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Green Building Bible, Fourth Edition
Green Building Bible, fourth edition (both books)
These two books are the perfect starting place to help you get to grips with one of the most vitally important aspects of our society - our homes and living environment.

PLEASE NOTE: A download link for Volume 1 will be sent to you by email and Volume 2 will be sent to you by post as a book.

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    • CommentAuthordrjonnyc
    • CommentTimeJan 11th 2008
    As a main contractor we are working on more and more projects that are enrolled in the BREEAM standard. Depending on the rating required, all i seem to be doing to ahieve the required points is producing paperwork. Does having a project enrolled in the BREEAM standard actually make a big difference or is it more of a red tape exercise?
    • CommentAuthorPeter A
    • CommentTimeJan 11th 2008
    It does seem to go on forever and doesn't really give the impression of being joined up. To be honest it's not that much fun on the otherside of the fence to you. Perhaps when they get round to bringing it in line with the Code for Sustainable Homes it will be a bit more practicable and not drill down into to great a detail.
    We often have to do pre-assessments to guide contractors, does anybody ever check what you do?
    • CommentAuthordrjonnyc
    • CommentTimeJan 12th 2008
    We have an actions list that we have to complete, the information is passed onto our BREEAM assesor who collates what we have done an provides us with a certificate at the end of the day if we have achieved the rating. The only checking that is done us by the BREEAM assesor, and they only look at the paperwork. From our point of view BREEAM is just a papertrail we have to complete to complete the contract, just seems to eat up our time at work when we could be getting on the building the thing.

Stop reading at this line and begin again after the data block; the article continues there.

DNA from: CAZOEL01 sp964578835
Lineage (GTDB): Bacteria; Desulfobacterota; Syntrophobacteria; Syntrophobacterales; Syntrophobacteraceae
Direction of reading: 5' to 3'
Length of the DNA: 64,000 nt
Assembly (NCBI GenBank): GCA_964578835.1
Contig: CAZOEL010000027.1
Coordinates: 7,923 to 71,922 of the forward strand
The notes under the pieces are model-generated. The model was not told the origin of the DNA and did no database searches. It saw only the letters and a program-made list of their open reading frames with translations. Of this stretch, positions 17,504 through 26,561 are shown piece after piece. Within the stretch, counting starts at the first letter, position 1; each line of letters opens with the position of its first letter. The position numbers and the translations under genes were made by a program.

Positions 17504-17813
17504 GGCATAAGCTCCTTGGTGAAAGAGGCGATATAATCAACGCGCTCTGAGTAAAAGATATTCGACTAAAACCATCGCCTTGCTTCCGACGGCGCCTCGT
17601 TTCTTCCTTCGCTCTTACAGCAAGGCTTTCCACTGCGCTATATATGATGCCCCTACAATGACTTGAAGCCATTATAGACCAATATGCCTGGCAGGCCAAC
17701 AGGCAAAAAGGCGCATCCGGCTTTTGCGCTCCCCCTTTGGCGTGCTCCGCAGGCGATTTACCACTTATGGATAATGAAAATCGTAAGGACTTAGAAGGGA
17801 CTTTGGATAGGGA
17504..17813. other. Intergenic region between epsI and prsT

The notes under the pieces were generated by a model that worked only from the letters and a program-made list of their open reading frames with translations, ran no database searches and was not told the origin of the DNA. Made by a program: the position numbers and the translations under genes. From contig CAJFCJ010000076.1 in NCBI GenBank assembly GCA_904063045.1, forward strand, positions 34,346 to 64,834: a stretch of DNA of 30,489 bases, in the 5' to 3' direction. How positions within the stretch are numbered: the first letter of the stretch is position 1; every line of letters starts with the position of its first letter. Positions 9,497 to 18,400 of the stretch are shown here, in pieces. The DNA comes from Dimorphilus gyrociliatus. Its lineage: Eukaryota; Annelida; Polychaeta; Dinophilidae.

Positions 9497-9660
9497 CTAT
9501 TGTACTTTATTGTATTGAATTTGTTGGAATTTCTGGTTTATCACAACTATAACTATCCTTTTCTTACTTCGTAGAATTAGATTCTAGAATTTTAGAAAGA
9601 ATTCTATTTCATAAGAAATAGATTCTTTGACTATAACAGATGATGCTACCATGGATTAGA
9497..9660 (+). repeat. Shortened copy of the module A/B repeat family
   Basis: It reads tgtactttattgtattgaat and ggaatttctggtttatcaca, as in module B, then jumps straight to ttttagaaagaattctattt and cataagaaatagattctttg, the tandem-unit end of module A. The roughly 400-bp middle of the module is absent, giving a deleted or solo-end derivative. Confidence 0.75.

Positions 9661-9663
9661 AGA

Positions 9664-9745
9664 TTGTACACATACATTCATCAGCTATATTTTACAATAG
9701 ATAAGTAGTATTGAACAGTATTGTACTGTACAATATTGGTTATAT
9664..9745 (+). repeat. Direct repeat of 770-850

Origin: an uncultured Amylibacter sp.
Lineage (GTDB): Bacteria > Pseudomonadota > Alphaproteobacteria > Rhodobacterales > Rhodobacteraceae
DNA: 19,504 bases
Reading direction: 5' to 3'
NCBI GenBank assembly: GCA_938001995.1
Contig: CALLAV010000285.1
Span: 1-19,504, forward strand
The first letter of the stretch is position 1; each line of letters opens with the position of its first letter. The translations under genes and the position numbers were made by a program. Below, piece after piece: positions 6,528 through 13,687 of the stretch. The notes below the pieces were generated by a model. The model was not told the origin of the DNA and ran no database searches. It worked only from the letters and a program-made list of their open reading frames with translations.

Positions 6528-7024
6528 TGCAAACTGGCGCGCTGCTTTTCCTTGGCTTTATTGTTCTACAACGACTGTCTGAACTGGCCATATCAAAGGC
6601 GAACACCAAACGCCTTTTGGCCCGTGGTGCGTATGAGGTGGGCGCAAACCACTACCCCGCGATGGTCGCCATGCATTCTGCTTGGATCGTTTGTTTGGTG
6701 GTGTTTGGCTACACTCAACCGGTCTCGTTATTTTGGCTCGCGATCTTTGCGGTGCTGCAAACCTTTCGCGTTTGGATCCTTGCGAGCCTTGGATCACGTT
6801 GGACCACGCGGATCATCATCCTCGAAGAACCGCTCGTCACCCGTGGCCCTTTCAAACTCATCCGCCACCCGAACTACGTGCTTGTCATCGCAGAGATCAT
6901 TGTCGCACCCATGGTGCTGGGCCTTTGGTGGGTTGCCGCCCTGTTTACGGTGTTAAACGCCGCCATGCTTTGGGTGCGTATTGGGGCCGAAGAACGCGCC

Basically its QA to make sure that the targets have been achieved. BREEAM, operating via a third party assessor, ensures that greenwash is minimised. It is an arduous process but until it all becomes instinct for all people in the design/construction team audits such as this are necessary. Arguably as people become more familiar with the process the collation of the material becomes more natural and the cost of implementation should reduce.

    Using whole systems analysis the BREEAM process can probably pay for itself; as an example 13% of UK waste is virgin construction materials skipped before use, furthermore construction waste accounts for 50% of UK waste, by reducing this waste by 80% or more (as has been dome in Sweden/Denmark) then the cost of the BREEAM audit becomes a no cost option. Using other examples efficiency (energy, water, fuel+transport etc) then it could if harnessed correctly even provide a value engineering mechanism. On this basis by implementing a leas-cost/end-use strategy an EMS could naturally filter data and ensure the required environmental standards and ensure that BREEAM audits become a no cost option.

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